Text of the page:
Not laughing Jimmy Giggle: parents distraught about ABC Kids' schedule change

Jimmy Giggle shouldn't be dictating when kids go to bed.
Jimmy Giggle shouldn't be dictating when kids go to bed. Photo: Facebook/ABC Kids

First it was In the Night Garden, when ABC Kids had the gall to move Iggle Piggle and his other trippy friends to noon (even though it's clearly not called "In the Noon Garden" is it). Then there was the great Play School debacle when the national broadcaster pulled another swifty and put Big Ted in a 9am time slot from 9:30am, earlier this year.

And now it's happened again.

This week, parents are up in arms after ABC Kids announced another permanent scheduling change, one they claim will mess up bedtime routines all over the country.

"Did you love our extended programming in January?" ABC Kids posted to their Facebook page on Monday night. "Great news – it's coming back! Starting Monday 4 December, ABC KIDS will air from 5am to 7.30pm, meaning you and your little ones will get an extra half-hour of ABC KIDS every day."

Unsurprisingly, given scheduling changes inevitably send mums and dads into a tailspin, parents were quick to condemn the decision. Many decried that Giggle & Hoot's Goodnight Song signals to their children that it's bedtime - at 7pm and NOT 7:30.

"No. No. No. No. NO!" said one parent. "That throws the whole routine out of whack."

"Not good for our house," another added. "Our little boy knows it's bedtime when Giggle goes to bed, at 7!"

"CAN YOU STOP DOING THIS FFS!" said one passionate protester. "Bedtime is when shaun the sheep ends. I HAVE TO WATCH ENOUGH KIDS TV WITHOUT STUFFING EVERYTHING UP BY CHANGING THE TIMES."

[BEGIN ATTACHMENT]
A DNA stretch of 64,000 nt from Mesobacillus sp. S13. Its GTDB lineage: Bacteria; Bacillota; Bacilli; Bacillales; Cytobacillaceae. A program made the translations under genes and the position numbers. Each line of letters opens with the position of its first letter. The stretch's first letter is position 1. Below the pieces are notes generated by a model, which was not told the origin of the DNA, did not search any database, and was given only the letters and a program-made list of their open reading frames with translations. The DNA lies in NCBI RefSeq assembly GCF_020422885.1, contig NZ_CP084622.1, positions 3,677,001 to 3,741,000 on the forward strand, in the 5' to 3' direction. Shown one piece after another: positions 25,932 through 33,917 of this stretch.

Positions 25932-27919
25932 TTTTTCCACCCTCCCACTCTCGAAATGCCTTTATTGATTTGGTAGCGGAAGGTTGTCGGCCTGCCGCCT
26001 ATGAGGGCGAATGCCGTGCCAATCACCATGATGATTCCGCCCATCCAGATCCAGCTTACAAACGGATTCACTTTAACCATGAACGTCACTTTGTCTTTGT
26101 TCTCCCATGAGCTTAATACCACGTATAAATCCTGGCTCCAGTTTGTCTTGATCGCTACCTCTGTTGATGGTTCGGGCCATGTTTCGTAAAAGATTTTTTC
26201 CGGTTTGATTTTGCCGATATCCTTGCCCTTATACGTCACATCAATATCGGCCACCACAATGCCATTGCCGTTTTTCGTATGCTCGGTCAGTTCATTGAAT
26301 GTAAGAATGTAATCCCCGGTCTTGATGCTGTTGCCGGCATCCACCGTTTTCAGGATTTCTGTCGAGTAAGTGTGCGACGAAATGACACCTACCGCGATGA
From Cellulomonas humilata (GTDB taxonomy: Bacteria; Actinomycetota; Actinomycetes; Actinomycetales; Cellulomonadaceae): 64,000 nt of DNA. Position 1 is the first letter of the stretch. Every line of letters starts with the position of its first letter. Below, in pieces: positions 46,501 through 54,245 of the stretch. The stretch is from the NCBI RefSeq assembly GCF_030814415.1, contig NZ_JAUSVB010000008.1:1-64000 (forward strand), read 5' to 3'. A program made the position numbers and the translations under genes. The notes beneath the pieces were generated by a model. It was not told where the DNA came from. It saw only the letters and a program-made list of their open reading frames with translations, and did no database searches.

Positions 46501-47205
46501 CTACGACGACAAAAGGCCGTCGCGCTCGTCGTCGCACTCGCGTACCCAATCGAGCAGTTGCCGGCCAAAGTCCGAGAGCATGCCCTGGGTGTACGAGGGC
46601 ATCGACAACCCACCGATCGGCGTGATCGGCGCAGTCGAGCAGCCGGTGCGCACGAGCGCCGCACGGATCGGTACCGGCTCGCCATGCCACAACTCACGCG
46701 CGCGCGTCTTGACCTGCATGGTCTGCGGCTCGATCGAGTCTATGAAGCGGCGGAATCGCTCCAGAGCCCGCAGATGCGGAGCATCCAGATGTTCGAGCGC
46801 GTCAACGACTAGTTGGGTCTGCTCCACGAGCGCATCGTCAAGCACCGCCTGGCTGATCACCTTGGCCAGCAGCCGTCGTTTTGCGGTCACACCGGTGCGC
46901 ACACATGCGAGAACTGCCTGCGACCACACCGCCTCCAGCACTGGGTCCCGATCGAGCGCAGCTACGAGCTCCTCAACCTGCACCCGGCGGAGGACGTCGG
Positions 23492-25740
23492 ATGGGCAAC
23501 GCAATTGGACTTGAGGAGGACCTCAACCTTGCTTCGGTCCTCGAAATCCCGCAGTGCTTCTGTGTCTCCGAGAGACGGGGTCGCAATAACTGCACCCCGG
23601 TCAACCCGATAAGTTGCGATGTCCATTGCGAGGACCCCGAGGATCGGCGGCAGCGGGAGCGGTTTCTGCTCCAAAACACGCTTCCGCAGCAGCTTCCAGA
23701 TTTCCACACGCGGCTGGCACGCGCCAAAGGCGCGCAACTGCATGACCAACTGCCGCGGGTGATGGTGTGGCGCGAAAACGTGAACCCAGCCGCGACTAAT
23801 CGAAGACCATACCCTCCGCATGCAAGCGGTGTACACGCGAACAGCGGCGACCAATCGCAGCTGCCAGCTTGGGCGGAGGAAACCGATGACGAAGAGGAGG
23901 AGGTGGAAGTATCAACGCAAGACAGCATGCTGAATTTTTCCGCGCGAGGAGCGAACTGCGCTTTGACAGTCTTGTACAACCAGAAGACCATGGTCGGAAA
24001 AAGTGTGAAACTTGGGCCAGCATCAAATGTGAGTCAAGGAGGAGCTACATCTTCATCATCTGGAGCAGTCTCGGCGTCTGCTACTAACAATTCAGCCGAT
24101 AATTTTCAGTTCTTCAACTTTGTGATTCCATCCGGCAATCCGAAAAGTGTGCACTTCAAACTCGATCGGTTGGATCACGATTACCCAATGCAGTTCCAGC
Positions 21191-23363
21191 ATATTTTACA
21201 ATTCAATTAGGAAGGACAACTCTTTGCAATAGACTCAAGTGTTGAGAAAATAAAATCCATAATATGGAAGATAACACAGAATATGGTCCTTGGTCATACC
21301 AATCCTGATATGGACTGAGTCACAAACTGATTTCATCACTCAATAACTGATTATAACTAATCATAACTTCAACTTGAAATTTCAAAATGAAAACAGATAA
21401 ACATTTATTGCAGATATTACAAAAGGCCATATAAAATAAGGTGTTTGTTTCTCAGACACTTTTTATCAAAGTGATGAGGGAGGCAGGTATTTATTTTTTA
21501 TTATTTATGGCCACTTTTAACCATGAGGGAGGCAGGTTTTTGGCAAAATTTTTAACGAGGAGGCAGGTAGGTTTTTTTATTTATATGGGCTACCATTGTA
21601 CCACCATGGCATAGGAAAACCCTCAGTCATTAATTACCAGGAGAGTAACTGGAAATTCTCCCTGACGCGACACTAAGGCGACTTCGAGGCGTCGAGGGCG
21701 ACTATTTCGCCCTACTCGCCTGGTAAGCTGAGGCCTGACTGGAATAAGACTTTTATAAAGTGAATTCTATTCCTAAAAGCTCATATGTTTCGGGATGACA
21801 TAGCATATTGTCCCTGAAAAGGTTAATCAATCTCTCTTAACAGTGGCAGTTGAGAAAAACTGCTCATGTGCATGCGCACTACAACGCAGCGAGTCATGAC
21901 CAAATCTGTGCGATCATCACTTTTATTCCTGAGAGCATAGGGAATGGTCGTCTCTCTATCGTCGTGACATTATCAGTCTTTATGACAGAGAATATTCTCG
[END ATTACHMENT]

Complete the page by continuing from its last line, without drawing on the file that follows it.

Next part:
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Look, while I'm sympathetic to the fact that putting little kids to bed can be more painful than stepping on a piece of Lego, there's an underlying issue to Giggle Gate that's a tad unsettling and worth examining. Should we really be reliant on Jimmy Giggle to signal to our kids when it's time for them to go to sleep? Isn't it up to us - as parents - to do the parenting. And if you think the use of the word "reliant" is hyperbolic, well you'd be mistaken.

"Why are you changing this?" one concerned parent wrote on Facebook. "[Aren't] the majority of your viewers under 4 or 5? Kids need sleep rather than more screen time in the evenings."

Yes, kids do need sleep more than screen time of an evening, that's a given. But it's our responsibility to set those limits and boundaries - not Jimmy and his owl sidekick. Jimmy might be staying up for an extra 30 minutes from December 4, but that doesn't mean our kids have to.

Perhaps this furore is a gentle reminder that our children's routines probably shouldn't be based around a TV station, where programming is subject to change. In fact, last year, the American Academy of Pediatrics released new screen time guidelines recommending that children shouldn't have screens in the hour before bedtime. Why? Because research has shown that TV before bed is associated with fewer hours of sleep per night, from infancy to mid-childhood.

What Giggle Gate highlights, in an increasingly digital world, is that it might be whole lot safer to stick to bedtime cues we can control, like having a bath or settling in for a cuddle and a book.

That said, the Goodnight Song doesn't even have to be banished completely if it's an important part of your child's evening. You can read Hoot's Lullaby in book form and it's available on YouTube anytime - not just when Jimmy decides to call it a night.